Initially the Puja was organised by rich families since they had the money to organise the festival. During the late 19th and early 20th century, a burgeoning middle class, primarily in Calcutta, wished to observe the Puja. They created the community or Sarbojanin Pujas.
These Pujas are organised by a committee which represents a locality or neighbourhood. They collect funds called "chaanda" through door-to-door subscriptions, lotteries, concerts etc. These funds are pooled and used for the expenses of pandal construction, idol construction, ceremonies etc. The balance of the fund is generally donated to a charitable cause, as decided by the committee. Corporate sponsorships of the Pujas have gained momentum since the late 1990s. Major Pujas in Calcutta and in major metro areas such as Delhi and Chennai now derive almost all of their funds from corporate sponsorships. Community fund drives have become a formality.
Despite the resources used to organise a Puja, entry of visitors into the Pandal is always free. Pujas in Calcutta and elsewhere experiment with innovative concepts every year. Communities have created prizes for Best Pandal, Best Puja, and other categories.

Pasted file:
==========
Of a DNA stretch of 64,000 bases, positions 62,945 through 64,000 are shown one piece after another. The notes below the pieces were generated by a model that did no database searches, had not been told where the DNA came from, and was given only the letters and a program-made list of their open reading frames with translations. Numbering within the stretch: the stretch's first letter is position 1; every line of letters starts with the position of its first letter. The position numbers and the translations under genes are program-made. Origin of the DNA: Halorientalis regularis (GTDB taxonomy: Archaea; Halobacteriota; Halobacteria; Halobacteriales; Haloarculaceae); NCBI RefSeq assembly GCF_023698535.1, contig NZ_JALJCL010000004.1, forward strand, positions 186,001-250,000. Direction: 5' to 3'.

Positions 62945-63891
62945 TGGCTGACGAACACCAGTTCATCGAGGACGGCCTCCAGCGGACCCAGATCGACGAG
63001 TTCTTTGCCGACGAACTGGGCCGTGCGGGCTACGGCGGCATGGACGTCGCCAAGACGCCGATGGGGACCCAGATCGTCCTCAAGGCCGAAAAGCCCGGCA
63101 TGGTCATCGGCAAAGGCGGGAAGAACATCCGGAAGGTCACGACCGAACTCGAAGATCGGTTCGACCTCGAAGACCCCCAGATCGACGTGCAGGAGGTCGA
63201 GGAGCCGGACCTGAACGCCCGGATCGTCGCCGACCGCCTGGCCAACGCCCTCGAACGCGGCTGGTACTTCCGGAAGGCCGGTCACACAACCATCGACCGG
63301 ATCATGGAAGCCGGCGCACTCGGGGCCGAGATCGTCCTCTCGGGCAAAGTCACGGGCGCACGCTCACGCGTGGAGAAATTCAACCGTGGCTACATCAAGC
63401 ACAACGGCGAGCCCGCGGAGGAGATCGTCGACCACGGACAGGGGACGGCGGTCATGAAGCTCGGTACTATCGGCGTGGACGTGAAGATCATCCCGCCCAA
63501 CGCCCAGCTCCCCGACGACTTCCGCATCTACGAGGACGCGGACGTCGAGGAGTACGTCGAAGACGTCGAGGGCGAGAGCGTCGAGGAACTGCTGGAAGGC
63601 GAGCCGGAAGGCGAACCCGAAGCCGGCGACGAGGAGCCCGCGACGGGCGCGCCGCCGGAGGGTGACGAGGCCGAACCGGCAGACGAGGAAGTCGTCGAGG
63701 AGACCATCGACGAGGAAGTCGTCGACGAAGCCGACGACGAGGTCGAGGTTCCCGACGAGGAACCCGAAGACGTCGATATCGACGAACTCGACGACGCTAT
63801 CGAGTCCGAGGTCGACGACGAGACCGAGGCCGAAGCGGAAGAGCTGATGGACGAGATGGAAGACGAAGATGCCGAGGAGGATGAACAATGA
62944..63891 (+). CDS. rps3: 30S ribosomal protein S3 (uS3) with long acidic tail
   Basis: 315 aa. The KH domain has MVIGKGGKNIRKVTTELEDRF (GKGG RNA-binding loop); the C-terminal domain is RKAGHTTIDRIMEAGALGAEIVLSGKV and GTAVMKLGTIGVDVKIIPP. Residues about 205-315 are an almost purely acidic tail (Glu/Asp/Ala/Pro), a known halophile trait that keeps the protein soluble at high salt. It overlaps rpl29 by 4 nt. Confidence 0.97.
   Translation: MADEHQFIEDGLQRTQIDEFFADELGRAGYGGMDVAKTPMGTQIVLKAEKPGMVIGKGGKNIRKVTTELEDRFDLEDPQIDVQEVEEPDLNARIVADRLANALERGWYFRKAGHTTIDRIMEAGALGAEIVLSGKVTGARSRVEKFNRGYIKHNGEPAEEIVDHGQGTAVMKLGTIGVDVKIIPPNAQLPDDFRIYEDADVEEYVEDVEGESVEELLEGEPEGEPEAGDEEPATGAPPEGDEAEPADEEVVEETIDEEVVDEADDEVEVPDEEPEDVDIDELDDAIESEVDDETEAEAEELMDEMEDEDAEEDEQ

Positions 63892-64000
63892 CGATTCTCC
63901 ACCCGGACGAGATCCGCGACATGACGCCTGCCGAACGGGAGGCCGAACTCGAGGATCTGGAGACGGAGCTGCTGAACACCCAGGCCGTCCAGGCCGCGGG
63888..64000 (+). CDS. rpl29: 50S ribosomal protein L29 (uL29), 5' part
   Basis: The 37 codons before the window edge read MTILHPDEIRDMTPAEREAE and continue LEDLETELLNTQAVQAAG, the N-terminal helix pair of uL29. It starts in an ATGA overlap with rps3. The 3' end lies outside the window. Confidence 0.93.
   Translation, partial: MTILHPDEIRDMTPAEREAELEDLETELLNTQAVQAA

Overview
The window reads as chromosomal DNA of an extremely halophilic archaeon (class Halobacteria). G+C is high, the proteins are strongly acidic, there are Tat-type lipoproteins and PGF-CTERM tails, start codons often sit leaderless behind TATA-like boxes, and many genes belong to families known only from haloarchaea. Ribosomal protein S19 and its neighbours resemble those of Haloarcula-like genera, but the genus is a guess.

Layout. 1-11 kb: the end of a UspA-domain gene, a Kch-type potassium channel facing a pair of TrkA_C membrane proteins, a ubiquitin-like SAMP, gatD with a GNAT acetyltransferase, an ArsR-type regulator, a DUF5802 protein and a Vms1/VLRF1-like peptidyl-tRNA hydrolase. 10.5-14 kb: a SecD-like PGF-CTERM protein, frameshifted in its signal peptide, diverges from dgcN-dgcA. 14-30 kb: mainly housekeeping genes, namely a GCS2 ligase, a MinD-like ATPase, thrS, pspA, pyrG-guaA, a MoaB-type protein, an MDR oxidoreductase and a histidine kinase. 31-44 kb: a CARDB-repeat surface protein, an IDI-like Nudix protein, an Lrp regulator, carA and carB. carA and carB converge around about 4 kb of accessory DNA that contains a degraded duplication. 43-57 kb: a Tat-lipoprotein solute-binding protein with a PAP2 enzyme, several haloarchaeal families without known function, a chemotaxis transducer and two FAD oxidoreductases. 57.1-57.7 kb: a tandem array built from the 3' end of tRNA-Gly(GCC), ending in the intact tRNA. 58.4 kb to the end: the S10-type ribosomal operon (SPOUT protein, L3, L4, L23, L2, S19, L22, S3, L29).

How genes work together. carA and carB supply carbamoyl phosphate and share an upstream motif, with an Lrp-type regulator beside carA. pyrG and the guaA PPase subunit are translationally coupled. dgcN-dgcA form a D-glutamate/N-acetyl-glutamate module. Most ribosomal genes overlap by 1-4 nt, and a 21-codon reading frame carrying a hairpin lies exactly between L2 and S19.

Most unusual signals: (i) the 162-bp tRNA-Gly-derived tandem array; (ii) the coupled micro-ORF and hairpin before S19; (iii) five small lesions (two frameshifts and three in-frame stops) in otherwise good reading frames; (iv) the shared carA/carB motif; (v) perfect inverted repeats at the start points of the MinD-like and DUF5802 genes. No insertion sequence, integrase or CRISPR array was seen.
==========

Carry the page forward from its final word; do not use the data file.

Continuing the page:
Kolkata is the capital of the Indian state of West Bengal. Located on the east bank of the Hooghly river, it is the principal commercial, cultural, and educational centre of East India, while the Port of Kolkata is India's oldest operating port as well as its sole major riverine port. As of 2011, the city had 4.5 million residents; the urban agglomeration, which comprises the city and its suburbs, was home to approximately 14.1 million, making it the third-most populous metropolitan area in India. As of 2008, its economic output as measured by gross domestic product ranked third among South Asian cities, behind Mumbai and Delhi. As a growing metropolitan city in a developing country, Kolkata confronts substantial urban pollution, traffic congestion, poverty, overpopulation, and other logistic and socioeconomic problems.
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